It might be tempting to fall prey to the prevailing myth that it’s profitable to cut corners occasionally when it comes to legal bookkeeping.
After all, the Law Society calls it a Bookkeeping Guide, right? So maybe it’s true the numbers don’t have to add up--at least not right away. Perhaps with enough time, you’d be able to pull through a potential audit if given enough time to dredge up the right documentation. Setting aside the cornucopia of negative consequences, disbarment et al, the reality of the situation is that you’re actually losing out on money by cutting corners. (emphasis added) With a slight change in your business model, you can increase your billable hours.
Supposing you were a negligent carpenter cutting down on nails and screws in order to save a few bucks on each job, you might be able to argue the case that it’s actually profitable to cut corners--you know, provided that nobody notices. But you’re not a carpenter, and lawyers these days can easily follow the rules and actually make more money by calibrating bookkeeping software to track interactions with clients.
The process is pretty basic. When a client calls and you’re near your computer (and who isn’t these days?) you can navigate to a segment of a webpage that looks like this:
With the use of a docket, like the one above, you should be organizing interactions with clients by paying attention to the following four criteria. It isn’t uncommon for this practice to lead to increased profits when it’s time to bill your clients. It also saves a lot of time and leaves no room for error.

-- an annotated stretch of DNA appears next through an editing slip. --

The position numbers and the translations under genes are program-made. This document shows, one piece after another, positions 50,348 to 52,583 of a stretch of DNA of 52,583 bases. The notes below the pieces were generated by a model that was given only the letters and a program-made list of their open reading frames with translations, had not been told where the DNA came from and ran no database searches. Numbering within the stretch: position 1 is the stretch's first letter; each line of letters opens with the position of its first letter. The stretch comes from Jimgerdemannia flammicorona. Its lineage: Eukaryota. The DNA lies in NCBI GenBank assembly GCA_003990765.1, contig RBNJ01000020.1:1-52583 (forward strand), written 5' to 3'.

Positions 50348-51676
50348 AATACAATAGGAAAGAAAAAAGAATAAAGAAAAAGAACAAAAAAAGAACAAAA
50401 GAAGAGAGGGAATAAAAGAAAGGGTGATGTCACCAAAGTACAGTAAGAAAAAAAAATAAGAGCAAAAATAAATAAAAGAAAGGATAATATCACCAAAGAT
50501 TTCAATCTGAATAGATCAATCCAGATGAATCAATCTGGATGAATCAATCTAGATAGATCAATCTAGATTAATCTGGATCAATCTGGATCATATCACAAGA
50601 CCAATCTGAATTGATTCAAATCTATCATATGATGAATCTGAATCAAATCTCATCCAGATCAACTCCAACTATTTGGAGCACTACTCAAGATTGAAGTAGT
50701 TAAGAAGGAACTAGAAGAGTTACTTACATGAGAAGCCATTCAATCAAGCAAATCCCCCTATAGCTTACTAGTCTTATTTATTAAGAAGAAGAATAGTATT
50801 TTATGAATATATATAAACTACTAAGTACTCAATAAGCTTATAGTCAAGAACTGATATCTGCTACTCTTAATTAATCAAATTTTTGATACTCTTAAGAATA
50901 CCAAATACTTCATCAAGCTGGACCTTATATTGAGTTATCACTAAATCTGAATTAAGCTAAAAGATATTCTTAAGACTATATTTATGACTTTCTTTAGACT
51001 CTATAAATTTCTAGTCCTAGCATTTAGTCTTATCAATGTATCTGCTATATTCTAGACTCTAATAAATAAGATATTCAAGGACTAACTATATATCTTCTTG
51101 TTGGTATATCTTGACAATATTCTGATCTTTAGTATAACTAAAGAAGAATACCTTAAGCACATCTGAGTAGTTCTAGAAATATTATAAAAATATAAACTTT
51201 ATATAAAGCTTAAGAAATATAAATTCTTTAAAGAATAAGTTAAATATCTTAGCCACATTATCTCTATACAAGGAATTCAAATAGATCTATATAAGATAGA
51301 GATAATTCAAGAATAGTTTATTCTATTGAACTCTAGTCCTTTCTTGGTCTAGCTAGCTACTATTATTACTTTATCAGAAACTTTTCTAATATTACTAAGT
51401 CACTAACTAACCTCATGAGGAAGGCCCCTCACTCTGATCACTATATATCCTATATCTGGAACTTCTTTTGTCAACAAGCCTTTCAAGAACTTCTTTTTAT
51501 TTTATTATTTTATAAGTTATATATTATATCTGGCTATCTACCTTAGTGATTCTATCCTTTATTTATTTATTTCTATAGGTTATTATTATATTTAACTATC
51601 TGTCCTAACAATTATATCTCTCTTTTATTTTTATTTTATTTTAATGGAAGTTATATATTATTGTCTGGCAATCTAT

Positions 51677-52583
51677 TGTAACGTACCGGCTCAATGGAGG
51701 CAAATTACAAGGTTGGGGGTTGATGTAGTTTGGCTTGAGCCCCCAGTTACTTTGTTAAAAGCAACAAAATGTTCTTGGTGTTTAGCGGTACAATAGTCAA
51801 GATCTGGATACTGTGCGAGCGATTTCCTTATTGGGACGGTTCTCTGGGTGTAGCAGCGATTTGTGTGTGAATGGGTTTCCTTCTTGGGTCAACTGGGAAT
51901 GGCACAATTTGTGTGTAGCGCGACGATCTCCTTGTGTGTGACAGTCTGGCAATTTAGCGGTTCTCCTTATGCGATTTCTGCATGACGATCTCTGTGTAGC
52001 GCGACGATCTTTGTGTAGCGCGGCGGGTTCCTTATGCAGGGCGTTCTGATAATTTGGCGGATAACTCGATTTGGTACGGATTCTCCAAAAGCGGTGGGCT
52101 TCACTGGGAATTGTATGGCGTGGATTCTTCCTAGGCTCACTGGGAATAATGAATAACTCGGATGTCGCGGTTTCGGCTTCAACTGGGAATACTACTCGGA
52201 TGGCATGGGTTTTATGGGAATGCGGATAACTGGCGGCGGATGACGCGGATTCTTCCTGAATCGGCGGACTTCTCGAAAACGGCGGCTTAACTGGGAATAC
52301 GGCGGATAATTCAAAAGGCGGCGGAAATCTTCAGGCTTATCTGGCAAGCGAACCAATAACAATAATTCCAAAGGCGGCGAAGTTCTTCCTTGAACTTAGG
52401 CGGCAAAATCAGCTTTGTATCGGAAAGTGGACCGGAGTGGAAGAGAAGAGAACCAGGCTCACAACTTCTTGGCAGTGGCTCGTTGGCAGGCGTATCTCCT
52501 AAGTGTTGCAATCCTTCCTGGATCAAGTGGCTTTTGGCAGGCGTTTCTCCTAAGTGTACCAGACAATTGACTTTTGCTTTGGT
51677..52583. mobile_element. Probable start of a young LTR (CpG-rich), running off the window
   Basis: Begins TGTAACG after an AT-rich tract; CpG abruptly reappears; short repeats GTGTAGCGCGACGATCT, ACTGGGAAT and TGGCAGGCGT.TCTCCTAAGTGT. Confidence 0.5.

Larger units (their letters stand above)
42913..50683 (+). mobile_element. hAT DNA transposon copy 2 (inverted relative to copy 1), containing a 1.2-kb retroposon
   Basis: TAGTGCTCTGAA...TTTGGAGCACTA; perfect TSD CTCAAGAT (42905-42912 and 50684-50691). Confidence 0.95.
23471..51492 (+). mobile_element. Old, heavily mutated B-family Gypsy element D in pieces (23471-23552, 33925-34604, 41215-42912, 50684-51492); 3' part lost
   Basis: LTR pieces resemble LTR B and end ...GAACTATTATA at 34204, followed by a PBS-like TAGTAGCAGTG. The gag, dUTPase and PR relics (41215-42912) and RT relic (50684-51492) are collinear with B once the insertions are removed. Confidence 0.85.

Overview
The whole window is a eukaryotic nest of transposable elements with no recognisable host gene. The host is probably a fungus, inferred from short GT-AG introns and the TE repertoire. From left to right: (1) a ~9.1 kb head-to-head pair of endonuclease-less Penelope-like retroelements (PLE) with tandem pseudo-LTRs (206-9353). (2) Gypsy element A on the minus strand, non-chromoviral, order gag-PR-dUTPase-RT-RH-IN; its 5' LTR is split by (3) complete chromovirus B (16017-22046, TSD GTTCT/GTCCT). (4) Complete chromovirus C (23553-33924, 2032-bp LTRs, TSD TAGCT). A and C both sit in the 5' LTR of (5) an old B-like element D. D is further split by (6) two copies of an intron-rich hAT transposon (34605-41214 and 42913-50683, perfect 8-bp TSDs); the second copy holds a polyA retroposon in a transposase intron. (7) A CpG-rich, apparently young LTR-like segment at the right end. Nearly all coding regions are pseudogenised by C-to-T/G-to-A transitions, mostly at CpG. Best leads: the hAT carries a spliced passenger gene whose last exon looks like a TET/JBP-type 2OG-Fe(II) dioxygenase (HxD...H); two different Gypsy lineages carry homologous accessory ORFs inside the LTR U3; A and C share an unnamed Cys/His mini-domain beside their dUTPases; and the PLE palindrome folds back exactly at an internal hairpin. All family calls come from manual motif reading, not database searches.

- The start of your conversation/consultation
- The end
- And a title of the work
By going through the up-front effort of recording this data, facilitated through software, you should be keeping precise tabs on just how much work you’ve been doing for your clients, and for how much you should charge them for a particular matter.
Supposing you receive a phone call from a client on a DUI matter and you determine the entire conversation to be pro-bono work, abiding by these parameters and recording the data is helpful to see if your freebies are even a worthwhile venture.
And if it isn’t pro-bono, a quick tabulation by the software itself will tell you how much you intend to receive for the work you’ve been doing.
It’s important within the description of each consultation to be detailed and describe the actual interaction. Expressing yourself within the parameters of legal accounting software is highly effective.
In addition to making it easier to observe how much a client owes you, the benefit of using a double-barreled software solution to legal accounting and practice management ensures you’re compliant with Law Society guidelines for bookkeeping.
This means you'll be following the rules while financially benefitting from enhanced organization.
Using this software correctly means you don’t need to have a care in the world if you get audited, because you’re following the rules and making more money.
Why not give it a shot for a month and see how it goes?